It’s disturbing, though not entirely surprising, that Hollywood has chosen to portray Richard Phillips, the main character in the film Captain Phillips, as a hero. Yes, the man was held captive by pirates for four days before being rescued by the US Navy. But he had put his crew in jeopardy by sailing the ship closer to the notorious Somali pirate enclave in order to maximize profits for his employer. Not to mention he insisted they complete a routine lifeboat drill instead of taking-up defensive positions as the pirates were bearing down on the ship.
In reality, it was the ship’s chief engineer, Mike Perry, who singlehanded did the most to thwart the pirates, albeit often with the aid of crewmember Matt Fisher. First he rounded-up the majority of the crew and secured them in a safe room, to protect them from the pirates. Then he took control of the ship’s steering, bypassing the controls on the bridge, and swamped the pirate’s skiff, giving the crew a tremendous advantage. To further increase that advantage, he then snuck up on deck and shut off the ship’s back-up generator, forcing the pirates to search the ship in the dark for the hidden crew. Finally, he led the capture of the pirate leader, which proved to be the final advantage needed to force the pirates to give up their attack and flee the ship.
But Hollywood has never cared much for reality. And its take on two stories of kidnapping and detention – Captain Phillips and 12 Years A Slave, both of which are based on actual events – differ greatly as to how they position the “heroics” of their main characters.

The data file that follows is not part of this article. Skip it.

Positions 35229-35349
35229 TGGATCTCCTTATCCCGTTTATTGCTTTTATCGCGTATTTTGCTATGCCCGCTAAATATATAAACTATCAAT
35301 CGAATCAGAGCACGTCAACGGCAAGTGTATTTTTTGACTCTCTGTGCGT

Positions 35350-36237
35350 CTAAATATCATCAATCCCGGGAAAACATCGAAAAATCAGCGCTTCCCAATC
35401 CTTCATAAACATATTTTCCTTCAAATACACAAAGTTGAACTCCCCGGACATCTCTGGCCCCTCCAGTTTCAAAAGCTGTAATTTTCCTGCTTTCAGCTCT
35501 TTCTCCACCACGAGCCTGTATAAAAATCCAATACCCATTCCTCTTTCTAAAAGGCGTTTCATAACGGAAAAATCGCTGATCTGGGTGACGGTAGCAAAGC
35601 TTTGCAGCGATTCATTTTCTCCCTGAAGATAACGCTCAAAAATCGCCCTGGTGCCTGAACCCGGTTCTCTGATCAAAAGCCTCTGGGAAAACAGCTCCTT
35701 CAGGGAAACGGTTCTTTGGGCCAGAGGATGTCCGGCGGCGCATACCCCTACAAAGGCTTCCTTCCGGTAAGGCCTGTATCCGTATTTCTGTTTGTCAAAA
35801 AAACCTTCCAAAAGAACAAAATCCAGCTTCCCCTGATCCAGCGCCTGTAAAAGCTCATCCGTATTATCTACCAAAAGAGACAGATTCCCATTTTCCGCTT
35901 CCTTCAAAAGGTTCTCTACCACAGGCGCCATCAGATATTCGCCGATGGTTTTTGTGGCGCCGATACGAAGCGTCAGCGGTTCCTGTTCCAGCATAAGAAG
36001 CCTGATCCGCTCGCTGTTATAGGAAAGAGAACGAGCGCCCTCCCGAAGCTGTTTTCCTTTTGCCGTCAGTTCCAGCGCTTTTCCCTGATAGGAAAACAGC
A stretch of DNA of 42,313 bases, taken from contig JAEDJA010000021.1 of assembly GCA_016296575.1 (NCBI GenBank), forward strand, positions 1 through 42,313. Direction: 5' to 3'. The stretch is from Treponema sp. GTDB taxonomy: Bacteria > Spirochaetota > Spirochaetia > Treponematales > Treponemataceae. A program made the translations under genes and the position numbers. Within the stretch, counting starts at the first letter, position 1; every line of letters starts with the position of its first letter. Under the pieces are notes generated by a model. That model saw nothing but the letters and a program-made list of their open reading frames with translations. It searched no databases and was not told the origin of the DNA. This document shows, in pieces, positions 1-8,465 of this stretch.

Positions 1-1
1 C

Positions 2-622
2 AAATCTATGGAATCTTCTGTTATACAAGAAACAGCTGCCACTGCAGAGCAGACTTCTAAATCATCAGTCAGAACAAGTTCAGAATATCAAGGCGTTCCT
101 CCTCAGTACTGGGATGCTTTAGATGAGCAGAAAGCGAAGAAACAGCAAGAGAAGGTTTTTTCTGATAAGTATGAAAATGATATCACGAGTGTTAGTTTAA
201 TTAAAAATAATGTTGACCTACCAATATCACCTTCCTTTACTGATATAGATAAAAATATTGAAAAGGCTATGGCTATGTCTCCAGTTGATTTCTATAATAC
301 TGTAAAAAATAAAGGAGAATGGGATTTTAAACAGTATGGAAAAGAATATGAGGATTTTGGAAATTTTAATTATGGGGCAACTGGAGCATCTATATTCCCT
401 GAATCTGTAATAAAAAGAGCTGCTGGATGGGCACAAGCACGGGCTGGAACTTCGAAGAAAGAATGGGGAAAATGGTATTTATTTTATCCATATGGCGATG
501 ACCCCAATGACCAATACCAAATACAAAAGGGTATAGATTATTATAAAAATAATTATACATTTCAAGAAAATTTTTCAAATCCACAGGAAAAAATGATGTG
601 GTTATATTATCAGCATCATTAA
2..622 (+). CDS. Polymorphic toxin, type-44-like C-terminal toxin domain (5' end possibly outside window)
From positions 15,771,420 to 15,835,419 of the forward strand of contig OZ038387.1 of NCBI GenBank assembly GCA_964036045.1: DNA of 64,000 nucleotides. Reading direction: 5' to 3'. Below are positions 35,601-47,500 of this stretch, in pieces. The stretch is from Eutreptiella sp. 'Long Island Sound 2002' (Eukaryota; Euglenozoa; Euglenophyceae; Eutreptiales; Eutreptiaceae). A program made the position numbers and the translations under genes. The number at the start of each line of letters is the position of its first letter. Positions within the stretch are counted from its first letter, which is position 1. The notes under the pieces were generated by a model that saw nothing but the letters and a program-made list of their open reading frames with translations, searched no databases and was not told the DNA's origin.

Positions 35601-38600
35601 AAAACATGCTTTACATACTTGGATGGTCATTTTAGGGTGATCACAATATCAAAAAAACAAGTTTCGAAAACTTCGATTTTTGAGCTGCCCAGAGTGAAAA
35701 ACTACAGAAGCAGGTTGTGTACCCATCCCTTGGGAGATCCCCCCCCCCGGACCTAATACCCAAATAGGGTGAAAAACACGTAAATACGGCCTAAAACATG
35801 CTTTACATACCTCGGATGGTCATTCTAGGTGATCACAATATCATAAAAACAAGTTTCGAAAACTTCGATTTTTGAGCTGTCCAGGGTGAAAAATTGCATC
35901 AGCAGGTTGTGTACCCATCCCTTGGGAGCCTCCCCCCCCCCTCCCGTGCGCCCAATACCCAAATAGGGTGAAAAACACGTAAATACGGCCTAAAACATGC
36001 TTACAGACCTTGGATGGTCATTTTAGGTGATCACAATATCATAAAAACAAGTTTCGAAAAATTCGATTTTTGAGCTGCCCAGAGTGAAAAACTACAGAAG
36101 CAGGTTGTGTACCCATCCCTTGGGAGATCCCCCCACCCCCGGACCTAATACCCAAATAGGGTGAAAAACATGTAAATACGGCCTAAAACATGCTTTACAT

In that regard, I think Solomon Northrup, the main character in 12 Years A Slave, is far more deserving of the title “hero” than Richard Phillips. Northrup endured a far greater burden. And, upon regaining his freedom, he dedicated the rest of his life to fighting slavery and the kidnapping of free men into slavery. Rather than simply enjoying his freedom, he worked to ensure that others can enjoy theirs as well.
Incidentally, I am hoping that 12 Years A Slave will have two effects on the black youth of America. First, it will hopefully remind them of the vile nature of the word “nigger.” It’s a word that so many of today’s younger generation treat with such affection. I can’t imagine what sort of dark emotions would be tearing through Northrup if he were to magically appear today on some New York City subway car, where black kids treat the word like it was their primary pronoun. It’s a sick and hurtful word, and anyone who tells you that they can use it because of the color of their skin is no better than someone who told Northrup he couldn’t do something because of the color of his skin.
I also hope the film will illuminate the cultural and intellectual bondage that current generations unwittingly place upon themselves by treating those who seek, enjoy, and excel in their education with scorn and derision, as if that somehow makes them less black. Of course, I don’t imagine this will gain much traction given that – thanks to right-wing activists, and their C-student President – being an intellectual is now largely looked-down upon in mainstream America, regardless of the color of your skin. Yet throughout the film we see how education is the one thing that sets Northrup apart from the other slaves. And no matter how hard his oppressors might beat him, they could never take that away from him. It’s a lesson that is as true today as it was back then. As George Clinton once said, “Free your mind and your ass will follow.”